WASHINGTON, July 12, 2016 - House Republican leaders are
gearing up to ensure that the Senate’s compromise on GMO labeling gets to
President Obama’s desk. The House Rules Committee is expected today to approve
a closed rule for the bill that would not allow consideration of any amendments.
A closed rule is critical for the legislation because if the House makes any changes, the bill will have to go back to the Senate. That would delay exaction of the legislation indefinitely. Both the House and Senate are going to be out of session after this week until September.
Some opponents of the legislation seemed resigned to the idea that the House is going to approve the bill. They’ve already started a petition to President Obama, asking him to veto the bill even though his own Agriculture Department assisted in the drafting of the measure. The petition needs at least 100,000 signers just to get a response from the president.
More than 1,100 organizations and companies sent a letter to House leaders yesterday, urging them to get the bill passed this week. Opponents of the bill countered with a letter signed by 79 groups.
FSA employees: more funds needed for farm loans. Farmers are going through tough times and more funds are needed to provide much-needed credit, Farm Service Agency officials said in a statement Monday.
The National Association of Credit Specialists, a group representing the FSA officials who have the ability to approve farm loans, expressed frustration with the lack of available funds when commodity prices are low and farm income is falling.
“The irony is, producers turn to FSA to enter into farming and ranching or when commercial credit is unobtainable, and here we sit willing, but unable to fund their loan requests,” said Ben Herink, chairman of the group’s legislative committee.”
Herink said he was pleased with USDA Secretary Tom Vilsack’s decision to request funds for new guaranteed farm ownership loans, but he also stressed that more funds are needed for operating loans.
“Some operations may not be able to get into business at this time and some may unfortunately go out of business,” he said. “What is also frustrating for our borrowers is that many will be forced to make poor operating choices.”
Do you want your Vilsack on wheat or white? The Dirty South Deli, one of the vendors at USDA’s weekly farmer’s market, is collaborating on a new sandwich named after Agriculture Secretary Tom Vilsack, a spokeswoman tellsAgri-Pulse. She said he’s consulting his grandkids on the sandwich ingredients and it should be available to the public in the next few weeks.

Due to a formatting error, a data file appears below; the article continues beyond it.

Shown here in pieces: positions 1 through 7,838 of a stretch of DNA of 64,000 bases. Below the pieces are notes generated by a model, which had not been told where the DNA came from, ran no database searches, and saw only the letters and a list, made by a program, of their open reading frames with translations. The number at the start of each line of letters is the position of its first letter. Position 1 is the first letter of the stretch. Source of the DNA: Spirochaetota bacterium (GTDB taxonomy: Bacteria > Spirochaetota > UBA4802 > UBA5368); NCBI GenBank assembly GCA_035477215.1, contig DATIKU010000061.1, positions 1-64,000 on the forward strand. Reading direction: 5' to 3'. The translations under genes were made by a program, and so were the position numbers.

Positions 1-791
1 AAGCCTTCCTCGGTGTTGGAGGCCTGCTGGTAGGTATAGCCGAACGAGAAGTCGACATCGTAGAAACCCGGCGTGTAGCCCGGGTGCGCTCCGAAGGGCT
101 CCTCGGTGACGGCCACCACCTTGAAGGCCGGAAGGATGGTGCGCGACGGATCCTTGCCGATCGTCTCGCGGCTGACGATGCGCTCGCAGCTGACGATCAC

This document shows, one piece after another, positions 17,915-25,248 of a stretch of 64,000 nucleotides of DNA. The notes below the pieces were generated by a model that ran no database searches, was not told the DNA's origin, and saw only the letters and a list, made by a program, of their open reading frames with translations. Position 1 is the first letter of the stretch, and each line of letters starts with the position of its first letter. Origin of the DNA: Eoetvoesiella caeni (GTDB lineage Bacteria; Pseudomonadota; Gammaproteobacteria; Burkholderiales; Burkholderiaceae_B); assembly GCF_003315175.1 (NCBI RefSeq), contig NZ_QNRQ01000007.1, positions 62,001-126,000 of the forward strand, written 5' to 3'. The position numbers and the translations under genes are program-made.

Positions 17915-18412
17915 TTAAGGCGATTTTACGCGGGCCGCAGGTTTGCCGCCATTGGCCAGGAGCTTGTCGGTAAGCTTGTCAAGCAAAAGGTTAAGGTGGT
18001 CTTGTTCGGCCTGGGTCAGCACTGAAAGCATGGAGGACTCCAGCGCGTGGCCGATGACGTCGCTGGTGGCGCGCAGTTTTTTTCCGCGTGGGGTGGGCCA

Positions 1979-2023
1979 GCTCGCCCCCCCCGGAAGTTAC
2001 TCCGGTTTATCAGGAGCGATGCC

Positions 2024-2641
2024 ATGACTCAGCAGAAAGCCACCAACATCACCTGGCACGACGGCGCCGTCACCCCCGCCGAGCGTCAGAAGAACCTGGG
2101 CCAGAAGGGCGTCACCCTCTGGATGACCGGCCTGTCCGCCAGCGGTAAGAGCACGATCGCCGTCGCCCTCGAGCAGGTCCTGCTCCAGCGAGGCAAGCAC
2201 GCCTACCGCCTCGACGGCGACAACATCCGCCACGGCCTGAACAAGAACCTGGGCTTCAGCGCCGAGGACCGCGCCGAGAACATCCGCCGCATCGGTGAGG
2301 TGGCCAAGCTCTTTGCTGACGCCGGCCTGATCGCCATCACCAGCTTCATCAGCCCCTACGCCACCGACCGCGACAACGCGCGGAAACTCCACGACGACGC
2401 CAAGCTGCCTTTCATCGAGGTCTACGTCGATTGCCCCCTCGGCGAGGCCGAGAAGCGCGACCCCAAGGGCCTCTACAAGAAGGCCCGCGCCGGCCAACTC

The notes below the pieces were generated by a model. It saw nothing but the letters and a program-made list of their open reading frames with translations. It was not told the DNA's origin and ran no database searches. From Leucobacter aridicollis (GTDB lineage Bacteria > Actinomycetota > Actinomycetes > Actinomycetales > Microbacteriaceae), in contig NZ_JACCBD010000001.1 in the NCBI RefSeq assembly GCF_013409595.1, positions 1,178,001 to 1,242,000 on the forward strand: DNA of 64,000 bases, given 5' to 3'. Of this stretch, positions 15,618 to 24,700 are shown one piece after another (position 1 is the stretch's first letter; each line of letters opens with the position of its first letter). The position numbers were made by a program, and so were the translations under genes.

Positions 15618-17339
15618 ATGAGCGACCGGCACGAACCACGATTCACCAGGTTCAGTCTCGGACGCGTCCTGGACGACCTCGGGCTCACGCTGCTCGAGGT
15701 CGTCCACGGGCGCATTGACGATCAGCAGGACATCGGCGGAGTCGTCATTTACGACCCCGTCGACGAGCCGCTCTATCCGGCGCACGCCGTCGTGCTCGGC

Meanwhile, Vilsack signed a proclamation Monday, declaring that Aug.7 – 13 will again this year be considered National Farmers Market Week.
"Farmers markets are an important part of strong local and regional food systems that connect farmers with new customers and grow rural economies,” Vilsack said in a statement.
From June 3 through Sept. 30 the USDA is host to a farmers market every Friday from 4 p.m. to 7 p.m. where vendors sell everything from vegetables to fresh bread. If you’re in D.C. and you stop by the parking lot outside USDA headquarters on Independence Ave., you might even catch Vilsack at the market, where he’s known to buy sweet corn, bread, and the occasional pork sandwich.
USDA to post the data it collects at meat plants. USDA’s Food Safety and Inspection Service officials collect reams and reams of data at the packing and slaughter houses that they inspect every day. Up until now FSIS has published much of that data in an aggregated form, but the agency’s Establishment-Specific Data Release Strategic Plan calls for that data from individual plants to be available to the public.
“FSIS’ food safety inspectors collect vast amounts of data at food producing facilities every day, which we analyze on an ongoing basis to detect emerging public health risks and create better policies to prevent foodborne illness,” said USDA Deputy Under Secretary for Food Safety Al Almanza.
“Consumers want more information about the foods they are purchasing, and sharing these details can give them better insight into food production and inspection, and help them make informed purchasing decisions.”
Algae bloom takes a bite out of Chilean salmon. You can expect to continue to pay more for Chilean salmon because of the massive algae bloom that appeared off the country’s coast this year, according to a new Foreign Agricultural Service report.
The bloom, a result of effects from the El Niño weather pattern, has already reduced this year’s catch by about 100,000 metric tons in the first half or 2016, the report concluded. The losses that are due to the “red tide” represent about 12 percent of Chile’s total annual catch.
Angered over the situation and demanding help from the government, Chile’s fishermen held protests and blocked off roads. That only made the economic impact of fish losses more severe, the FAS officials said. “Industry sources estimated losses of $9 million (per) day in sales due to the road-blocks,” they said.
The price of Chilean salmon in the U.S. leaped by about 54 percent from January to June, the report said.
Agri-Pulse at ASA. If you’re attending the American Soybean Association’s Board of Director’s Meeting this week, make sure you catch Agri-Pulse Senior Editor Philip Brasher and Associate Editor Spencer Chase today as they discuss the presidential campaign and its potential impact on agriculture.
He said it. “If somebody glances at this and sees we oppose chickens, it’s not going to go well for us out on the campaign trail.” - Republican Party platform committee member Andy Aplikowski of Minnesota, opposing a platform amendment that would oppose any listing of the less prairie chicken under the Endangered Species Act. The language was approved.
Phil Brasher contributed to this report.
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